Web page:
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By definition, plagiarism refers to close imitation, wrongful appropriation, and use of another person’s thoughts, expression and representation, and purloining as well as publication of materials belonging to somebody else. While law prohibits the use of other people’s idea and transforms them to have personal copyrights, plagiarism applies more on ethical principles and morality. The modern form of plagiarism is taken in the concept of originality and immoral, and especially in western nations, artists and authors are highly discouraged to copy the masters as closely as possible. Before then, this was encouraged because it actually prevented unnecessary invention, but when the problem of plagiarism persisted, it became paramount that they be discouraged to do so. Some nations have laws that are very strict on plagiarism while others do not have, and it all depends on how plagiarism is viewed in different regions.

Plagiarism has ethical consideration, and as noted earlier, plagiarism is more of ethical violation than legal violations. According to Smith (2008), plagiarism as a nexus is a concept that can be interpreted in the institutions of learning and students acquisition of knowledge as absolute cheating. In schools, students are supposed to invent their own knowledge by the guidelines of others. They are not supposed to copy cut information that can amount to lying that they have acquired enough knowledge as is required of them. Smith (2008) adds that plagiarism can be taken as utterly deliberate and for a student, it is regarded as a total academic offense. Some universities spell out the regulations in the misuse of information, and when a student is caught as having used somebody else information, the student is liable to punishment under the universities regulations and laws.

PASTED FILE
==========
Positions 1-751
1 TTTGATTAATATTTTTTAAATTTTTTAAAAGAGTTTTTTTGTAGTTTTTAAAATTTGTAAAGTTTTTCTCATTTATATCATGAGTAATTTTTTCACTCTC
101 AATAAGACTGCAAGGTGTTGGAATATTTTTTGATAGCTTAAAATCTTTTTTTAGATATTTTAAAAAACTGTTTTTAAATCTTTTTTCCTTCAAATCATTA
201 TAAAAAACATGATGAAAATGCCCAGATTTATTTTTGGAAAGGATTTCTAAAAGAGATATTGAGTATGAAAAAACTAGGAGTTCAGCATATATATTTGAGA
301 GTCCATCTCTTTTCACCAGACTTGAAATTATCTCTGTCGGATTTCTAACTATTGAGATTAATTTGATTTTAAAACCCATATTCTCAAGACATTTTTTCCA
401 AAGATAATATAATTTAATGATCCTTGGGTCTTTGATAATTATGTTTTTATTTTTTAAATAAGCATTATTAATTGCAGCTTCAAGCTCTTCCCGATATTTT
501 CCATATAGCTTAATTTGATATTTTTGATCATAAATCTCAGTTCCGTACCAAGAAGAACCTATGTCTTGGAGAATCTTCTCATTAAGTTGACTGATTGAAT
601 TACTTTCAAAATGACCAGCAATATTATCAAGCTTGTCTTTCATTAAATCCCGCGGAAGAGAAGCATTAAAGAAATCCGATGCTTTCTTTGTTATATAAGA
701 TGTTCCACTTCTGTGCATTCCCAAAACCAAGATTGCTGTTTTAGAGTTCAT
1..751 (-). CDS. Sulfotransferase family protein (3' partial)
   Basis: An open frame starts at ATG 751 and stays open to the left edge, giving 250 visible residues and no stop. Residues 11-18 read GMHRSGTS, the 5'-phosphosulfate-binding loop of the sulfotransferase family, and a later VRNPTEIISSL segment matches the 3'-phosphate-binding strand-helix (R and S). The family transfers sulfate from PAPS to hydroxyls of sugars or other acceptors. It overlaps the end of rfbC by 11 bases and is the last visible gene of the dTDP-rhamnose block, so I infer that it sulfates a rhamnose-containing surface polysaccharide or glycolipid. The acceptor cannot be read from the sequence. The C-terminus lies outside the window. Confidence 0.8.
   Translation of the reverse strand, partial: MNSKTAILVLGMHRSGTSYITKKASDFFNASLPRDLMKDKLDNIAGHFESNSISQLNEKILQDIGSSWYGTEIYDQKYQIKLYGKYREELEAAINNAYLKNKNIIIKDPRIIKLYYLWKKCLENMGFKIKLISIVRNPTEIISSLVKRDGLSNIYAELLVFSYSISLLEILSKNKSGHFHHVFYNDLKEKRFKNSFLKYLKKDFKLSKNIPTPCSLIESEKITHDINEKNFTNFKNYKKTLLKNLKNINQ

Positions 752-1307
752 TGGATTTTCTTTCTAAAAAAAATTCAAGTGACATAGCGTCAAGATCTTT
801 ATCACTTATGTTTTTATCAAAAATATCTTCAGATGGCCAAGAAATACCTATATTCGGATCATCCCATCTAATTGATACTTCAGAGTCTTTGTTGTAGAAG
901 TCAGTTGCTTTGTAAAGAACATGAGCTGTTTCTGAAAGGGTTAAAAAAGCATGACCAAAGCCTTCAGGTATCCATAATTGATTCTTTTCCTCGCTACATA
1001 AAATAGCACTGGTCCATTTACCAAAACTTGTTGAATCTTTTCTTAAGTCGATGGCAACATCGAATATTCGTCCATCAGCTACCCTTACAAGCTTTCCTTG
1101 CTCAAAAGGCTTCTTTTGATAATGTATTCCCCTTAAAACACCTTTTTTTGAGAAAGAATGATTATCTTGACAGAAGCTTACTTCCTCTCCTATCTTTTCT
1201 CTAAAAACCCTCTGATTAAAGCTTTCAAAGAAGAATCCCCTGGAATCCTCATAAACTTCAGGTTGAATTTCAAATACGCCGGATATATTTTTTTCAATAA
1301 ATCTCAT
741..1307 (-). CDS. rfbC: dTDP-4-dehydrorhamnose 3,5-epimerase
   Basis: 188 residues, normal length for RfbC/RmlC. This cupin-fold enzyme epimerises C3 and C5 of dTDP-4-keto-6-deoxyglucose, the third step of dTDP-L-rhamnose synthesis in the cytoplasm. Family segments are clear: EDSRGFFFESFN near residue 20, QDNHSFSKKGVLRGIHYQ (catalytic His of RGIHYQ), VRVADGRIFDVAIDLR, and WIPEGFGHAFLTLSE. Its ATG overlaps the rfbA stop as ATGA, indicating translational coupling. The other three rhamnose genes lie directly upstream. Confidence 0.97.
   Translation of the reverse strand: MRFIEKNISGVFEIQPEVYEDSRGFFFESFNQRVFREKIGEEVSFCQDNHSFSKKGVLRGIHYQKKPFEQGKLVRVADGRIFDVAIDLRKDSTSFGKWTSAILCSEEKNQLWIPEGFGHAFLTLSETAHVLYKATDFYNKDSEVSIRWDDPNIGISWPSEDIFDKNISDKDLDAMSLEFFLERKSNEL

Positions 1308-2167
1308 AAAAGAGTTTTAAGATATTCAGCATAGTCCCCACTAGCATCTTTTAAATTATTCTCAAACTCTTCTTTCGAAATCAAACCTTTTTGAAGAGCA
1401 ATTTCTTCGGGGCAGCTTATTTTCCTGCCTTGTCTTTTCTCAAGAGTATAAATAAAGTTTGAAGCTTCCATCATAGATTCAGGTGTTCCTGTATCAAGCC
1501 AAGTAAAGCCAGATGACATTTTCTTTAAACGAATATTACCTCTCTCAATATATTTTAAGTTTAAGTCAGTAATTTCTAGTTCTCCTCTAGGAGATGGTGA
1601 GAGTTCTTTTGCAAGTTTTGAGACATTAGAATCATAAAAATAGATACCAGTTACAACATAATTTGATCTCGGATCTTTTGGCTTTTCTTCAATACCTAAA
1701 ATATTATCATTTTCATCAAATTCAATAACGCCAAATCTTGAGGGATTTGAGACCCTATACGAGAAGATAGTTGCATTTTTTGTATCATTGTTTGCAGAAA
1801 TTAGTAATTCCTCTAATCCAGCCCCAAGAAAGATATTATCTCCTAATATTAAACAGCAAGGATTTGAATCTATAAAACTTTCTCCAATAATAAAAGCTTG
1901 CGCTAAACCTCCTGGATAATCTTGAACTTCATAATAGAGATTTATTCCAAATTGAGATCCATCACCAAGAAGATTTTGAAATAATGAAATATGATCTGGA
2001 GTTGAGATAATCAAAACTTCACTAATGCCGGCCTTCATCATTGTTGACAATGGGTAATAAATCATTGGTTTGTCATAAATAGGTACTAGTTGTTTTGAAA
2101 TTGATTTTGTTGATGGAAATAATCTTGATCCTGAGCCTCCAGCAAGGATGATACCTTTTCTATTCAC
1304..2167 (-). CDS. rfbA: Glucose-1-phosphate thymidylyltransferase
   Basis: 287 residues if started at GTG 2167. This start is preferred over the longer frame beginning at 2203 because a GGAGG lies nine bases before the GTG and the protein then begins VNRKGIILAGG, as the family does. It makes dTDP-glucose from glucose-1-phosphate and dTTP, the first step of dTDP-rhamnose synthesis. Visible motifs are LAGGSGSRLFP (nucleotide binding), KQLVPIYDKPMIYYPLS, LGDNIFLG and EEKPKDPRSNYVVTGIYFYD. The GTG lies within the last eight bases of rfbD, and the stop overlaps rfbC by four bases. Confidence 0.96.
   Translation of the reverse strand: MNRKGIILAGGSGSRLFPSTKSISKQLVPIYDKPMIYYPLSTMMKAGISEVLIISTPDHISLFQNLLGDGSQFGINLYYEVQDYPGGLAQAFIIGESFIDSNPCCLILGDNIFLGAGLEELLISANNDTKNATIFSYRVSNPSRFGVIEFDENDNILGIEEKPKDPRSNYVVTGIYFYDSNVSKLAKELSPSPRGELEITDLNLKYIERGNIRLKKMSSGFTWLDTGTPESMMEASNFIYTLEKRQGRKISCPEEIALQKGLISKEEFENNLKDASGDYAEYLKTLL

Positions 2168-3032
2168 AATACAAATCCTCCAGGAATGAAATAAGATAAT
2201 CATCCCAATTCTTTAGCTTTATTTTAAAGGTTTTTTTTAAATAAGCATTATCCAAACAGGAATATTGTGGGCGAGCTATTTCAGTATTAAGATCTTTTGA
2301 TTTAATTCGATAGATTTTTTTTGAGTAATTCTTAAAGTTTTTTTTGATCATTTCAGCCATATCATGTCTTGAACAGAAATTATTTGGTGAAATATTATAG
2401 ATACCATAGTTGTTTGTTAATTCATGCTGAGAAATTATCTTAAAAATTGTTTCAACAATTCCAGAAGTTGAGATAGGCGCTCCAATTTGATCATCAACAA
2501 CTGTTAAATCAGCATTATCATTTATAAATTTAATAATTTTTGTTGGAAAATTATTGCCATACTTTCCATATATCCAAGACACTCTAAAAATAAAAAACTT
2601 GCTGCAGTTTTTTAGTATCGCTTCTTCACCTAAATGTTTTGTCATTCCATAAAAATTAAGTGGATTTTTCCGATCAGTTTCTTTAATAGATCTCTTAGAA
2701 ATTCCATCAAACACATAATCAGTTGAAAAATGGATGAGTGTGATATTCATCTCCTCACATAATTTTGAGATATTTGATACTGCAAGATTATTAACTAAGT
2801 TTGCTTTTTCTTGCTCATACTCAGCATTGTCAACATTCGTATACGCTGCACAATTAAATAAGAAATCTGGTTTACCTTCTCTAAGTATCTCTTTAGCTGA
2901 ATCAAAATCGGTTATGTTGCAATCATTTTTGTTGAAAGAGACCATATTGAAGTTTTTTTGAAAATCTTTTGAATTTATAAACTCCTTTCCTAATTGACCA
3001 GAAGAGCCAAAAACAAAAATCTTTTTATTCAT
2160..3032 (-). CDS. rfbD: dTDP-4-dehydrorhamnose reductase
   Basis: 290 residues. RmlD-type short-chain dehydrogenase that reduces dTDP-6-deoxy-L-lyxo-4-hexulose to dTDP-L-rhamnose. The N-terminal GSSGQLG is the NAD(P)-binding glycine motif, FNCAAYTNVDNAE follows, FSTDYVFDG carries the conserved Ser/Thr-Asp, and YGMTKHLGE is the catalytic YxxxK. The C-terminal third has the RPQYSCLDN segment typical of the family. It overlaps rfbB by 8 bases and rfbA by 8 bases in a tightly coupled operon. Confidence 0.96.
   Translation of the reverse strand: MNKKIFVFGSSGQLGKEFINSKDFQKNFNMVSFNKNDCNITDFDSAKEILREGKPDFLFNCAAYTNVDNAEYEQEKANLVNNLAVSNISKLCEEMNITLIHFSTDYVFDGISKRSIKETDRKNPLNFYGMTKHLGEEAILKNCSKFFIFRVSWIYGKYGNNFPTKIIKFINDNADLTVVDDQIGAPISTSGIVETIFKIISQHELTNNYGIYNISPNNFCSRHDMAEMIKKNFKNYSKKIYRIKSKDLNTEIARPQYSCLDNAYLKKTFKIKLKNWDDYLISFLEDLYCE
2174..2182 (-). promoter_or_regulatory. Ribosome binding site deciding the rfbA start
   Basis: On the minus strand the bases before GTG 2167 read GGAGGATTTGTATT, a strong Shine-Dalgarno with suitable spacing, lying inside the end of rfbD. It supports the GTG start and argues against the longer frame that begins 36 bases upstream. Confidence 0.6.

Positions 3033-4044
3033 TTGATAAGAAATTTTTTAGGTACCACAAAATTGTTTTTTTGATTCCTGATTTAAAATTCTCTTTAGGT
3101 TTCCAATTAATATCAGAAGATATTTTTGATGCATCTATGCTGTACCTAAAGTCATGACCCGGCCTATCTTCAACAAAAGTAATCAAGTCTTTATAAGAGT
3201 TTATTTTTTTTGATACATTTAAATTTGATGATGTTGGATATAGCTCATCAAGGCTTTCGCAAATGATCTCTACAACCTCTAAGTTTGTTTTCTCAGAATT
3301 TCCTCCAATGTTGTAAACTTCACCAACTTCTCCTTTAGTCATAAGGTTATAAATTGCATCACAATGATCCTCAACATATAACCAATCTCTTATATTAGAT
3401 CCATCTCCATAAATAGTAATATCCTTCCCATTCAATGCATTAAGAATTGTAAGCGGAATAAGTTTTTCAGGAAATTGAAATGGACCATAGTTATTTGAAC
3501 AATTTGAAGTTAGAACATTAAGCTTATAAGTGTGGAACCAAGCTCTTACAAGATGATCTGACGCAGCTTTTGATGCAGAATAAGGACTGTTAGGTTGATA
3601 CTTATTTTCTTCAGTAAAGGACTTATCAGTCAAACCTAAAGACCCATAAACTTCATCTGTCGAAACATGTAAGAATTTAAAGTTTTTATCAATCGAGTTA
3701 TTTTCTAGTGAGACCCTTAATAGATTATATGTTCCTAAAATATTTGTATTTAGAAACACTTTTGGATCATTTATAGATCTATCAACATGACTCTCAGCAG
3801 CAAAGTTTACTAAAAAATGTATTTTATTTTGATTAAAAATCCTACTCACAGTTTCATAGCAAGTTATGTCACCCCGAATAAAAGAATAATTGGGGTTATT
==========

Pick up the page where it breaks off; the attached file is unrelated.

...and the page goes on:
As Mazzeo (2007) notes, the issue of plagiarism has in the recent past taken the moral considerations. For example, Mazzeo (2007) gives an example of a conman who takes away what you have invested a lot and makes it his, just by the use of his wits. Plagiarism may to some extent appear ethical, that is, if information is published, then, it is in the public domain for use. However, when the concept of morals is integrated, then, the whole idea is seen as odd. Taking words of another person and claim are yours is utterly immoral and should not be condoned. As noted earlier, when this is placed in the learning institutions or environment, it makes a person appear as though not creative enough and cannot come up with their own language. When somebody is a student, it means that he or she is directing his knowledge to the levels of professionalism and since they would as well not like other people to use their knowledge, it is good for them to fight the vice. There should be surveillance in the students’ fraternity to warn people of misusing other people’s information.


Mazzeo, T. (2007). Plagiarism and literal property in the Romantic period. Philadelphia: University of Pennsylvania Press.

Smith, W. (2008). Plagiarism, the internet, and student learning: Improving academic integrity. New York: Taylor & Francis Publishers.



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